Jesse was 18-years-old when he first overdosed on heroin at a friend’s apartment.
“I remember waking up with paramedics around me. I remember my throw-up on his glass table, and his mom screaming, wondering what was going on. For some reason, I was not scared. I didn’t think I had died, I thought it was just part of the high,” said the now 23-year-old, who requested his last name be withheld so he could speak freely about his addiction and its aftermath.
Jesse found out later that paramedics who rushed to the scene gave him the life-saving narcotic Narcan, a brand of Naloxone, which is usually administered as a nasal spray and quickly counteracts opioid overdoses.
It was the first time he had ever taken heroin, a highly addictive opioid, but not his first experience with the class of drug abused by so many people that the federal government in 2017 declared the issue a public-health emergency.
Three years earlier, at 15-years-old, Jesse got hooked on the prescription painkiller Oxycontin while still in high school.
His near-death experience didn’t keep him off heroin for long, however, and he quickly returned to chasing the high, he said.
“That same night, I ended up doing heroin again, within maybe an hour of getting Narcanned,” Jesse said. “This is something that felt right to me and took me to a place that I never wanted to leave.”
The young man — who is now off opioids and more than two years into an addiction-recovery program — turned to drugs in his early teens, after he, his mother, and his sister moved to Sheepshead Bay to escape his abusive father, he said. Following his family’s move, Jesse fell in with what he called the wrong crowd, whose many older members introduced him to marijuana, booze, and Xanax, he said.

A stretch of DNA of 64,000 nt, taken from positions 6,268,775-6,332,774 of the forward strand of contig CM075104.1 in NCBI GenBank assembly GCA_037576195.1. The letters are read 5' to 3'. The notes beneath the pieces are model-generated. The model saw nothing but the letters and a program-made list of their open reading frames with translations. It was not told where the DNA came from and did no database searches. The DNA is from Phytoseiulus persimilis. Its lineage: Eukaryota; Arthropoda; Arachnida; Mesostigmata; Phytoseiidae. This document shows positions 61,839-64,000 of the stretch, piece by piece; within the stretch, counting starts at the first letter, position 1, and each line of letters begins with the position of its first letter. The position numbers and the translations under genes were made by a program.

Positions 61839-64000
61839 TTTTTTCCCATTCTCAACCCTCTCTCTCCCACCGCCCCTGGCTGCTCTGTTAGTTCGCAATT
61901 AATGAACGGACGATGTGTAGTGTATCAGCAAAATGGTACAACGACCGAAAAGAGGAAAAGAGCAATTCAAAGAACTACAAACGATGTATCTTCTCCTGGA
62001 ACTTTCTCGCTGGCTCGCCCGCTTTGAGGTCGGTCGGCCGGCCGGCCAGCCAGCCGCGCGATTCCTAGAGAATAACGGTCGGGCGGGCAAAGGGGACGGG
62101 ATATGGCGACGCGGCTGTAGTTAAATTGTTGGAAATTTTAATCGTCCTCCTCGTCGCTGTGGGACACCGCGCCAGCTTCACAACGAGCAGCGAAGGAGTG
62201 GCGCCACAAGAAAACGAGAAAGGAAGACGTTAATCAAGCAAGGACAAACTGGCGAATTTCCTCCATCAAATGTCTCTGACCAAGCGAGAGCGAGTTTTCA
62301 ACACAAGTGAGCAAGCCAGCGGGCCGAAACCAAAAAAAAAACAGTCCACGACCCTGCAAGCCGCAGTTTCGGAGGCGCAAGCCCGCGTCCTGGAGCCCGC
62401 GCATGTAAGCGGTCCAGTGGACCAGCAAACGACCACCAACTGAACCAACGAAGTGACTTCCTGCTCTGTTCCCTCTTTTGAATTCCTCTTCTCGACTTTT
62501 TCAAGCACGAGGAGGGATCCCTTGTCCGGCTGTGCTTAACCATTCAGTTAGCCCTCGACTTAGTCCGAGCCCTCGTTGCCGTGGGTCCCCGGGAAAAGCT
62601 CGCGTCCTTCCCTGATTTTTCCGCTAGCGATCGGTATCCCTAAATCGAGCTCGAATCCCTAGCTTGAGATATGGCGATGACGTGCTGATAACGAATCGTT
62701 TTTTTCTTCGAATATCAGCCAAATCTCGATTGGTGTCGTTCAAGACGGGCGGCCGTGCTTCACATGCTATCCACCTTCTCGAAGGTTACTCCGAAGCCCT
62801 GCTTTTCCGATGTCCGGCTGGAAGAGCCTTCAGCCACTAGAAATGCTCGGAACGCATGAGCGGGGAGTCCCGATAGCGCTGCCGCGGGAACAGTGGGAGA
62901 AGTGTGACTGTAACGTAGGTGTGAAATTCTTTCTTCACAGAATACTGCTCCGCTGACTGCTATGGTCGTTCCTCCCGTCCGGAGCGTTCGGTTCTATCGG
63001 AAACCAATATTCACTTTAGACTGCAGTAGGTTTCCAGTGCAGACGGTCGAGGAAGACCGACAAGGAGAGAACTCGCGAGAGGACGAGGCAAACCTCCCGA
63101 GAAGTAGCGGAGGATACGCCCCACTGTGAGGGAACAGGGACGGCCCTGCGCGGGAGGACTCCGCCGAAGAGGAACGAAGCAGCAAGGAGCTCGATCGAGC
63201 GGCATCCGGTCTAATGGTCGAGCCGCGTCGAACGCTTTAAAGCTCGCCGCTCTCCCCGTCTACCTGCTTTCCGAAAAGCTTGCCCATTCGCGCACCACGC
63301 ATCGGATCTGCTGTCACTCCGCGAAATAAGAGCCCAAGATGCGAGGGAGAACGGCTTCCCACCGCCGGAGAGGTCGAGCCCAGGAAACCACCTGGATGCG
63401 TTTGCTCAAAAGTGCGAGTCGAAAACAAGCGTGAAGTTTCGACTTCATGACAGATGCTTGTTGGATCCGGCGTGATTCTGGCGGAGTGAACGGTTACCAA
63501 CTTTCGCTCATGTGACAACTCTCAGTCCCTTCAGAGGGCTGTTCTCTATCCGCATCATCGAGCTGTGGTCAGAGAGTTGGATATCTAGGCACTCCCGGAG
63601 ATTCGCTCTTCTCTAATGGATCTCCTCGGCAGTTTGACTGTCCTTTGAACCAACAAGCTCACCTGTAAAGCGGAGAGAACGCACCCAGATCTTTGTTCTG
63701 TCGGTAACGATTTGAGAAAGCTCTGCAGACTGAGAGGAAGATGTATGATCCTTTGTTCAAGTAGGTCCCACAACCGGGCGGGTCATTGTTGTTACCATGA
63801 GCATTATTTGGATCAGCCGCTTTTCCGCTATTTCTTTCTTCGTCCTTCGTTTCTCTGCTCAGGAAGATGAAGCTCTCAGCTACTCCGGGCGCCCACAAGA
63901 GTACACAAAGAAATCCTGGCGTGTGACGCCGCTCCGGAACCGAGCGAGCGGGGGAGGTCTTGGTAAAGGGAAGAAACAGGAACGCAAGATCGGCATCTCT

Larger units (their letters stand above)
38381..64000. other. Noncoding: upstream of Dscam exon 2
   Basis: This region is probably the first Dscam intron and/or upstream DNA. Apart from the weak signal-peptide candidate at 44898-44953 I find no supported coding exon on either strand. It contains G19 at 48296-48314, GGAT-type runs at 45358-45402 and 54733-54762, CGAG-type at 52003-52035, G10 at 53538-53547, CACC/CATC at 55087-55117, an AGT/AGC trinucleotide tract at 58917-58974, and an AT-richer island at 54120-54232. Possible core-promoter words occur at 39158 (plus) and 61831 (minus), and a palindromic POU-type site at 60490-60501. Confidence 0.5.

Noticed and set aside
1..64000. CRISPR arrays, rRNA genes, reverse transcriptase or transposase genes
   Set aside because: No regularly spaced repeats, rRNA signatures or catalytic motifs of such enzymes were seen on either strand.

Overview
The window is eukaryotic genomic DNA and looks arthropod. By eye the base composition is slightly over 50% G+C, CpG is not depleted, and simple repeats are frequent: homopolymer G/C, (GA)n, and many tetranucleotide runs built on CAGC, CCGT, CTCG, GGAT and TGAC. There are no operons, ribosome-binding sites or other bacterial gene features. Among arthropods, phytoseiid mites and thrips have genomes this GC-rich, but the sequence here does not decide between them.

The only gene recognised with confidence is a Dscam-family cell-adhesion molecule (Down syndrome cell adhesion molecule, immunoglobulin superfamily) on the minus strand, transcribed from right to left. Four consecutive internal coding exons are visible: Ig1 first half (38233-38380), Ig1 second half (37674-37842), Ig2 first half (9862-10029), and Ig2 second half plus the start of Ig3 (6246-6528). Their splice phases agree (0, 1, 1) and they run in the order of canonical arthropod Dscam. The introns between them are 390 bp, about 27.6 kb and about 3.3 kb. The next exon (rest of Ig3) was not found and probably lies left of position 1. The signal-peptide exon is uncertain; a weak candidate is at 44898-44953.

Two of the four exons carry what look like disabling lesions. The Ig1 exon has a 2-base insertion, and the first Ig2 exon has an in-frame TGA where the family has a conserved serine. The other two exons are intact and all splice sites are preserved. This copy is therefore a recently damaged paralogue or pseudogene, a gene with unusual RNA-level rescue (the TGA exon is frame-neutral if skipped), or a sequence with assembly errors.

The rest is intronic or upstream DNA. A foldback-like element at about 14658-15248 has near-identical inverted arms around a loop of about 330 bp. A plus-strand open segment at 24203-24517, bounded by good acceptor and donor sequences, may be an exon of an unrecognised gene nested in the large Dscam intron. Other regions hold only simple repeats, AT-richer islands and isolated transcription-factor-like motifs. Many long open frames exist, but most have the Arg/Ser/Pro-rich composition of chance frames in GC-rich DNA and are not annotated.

But he didn’t think twice of the company he kept at the time, assuming his new group’s live-fast lifestyle was just a part of being a teenager.
“At 13, for some reason I thought it was normal to be going out every weekend, not going to school, getting high on a daily basis. It was fun for me and it was something I thought was normal and seemed right,” he said.
Two years later, his friends introduced him to another group of people who got him into prescription opioids — and sent his already tumultuous life careening off track.
“That’s when my whole world collapsed. I stopped going to school and dropped out. I started finding more ways to get the drugs I wanted. It was an adventure, it wasn’t even an addiction, it was something I was constantly chasing, I was constantly chasing the same thing that I got the first time, and I never seemed to get it,” he said.
Jesse’s downward spiral continued until he got busted on a couple of burglary charges and landed in jail, where he met the friend and fellow addict who introduced him to heroin — whose house he would later almost die in on the night of his first overdose.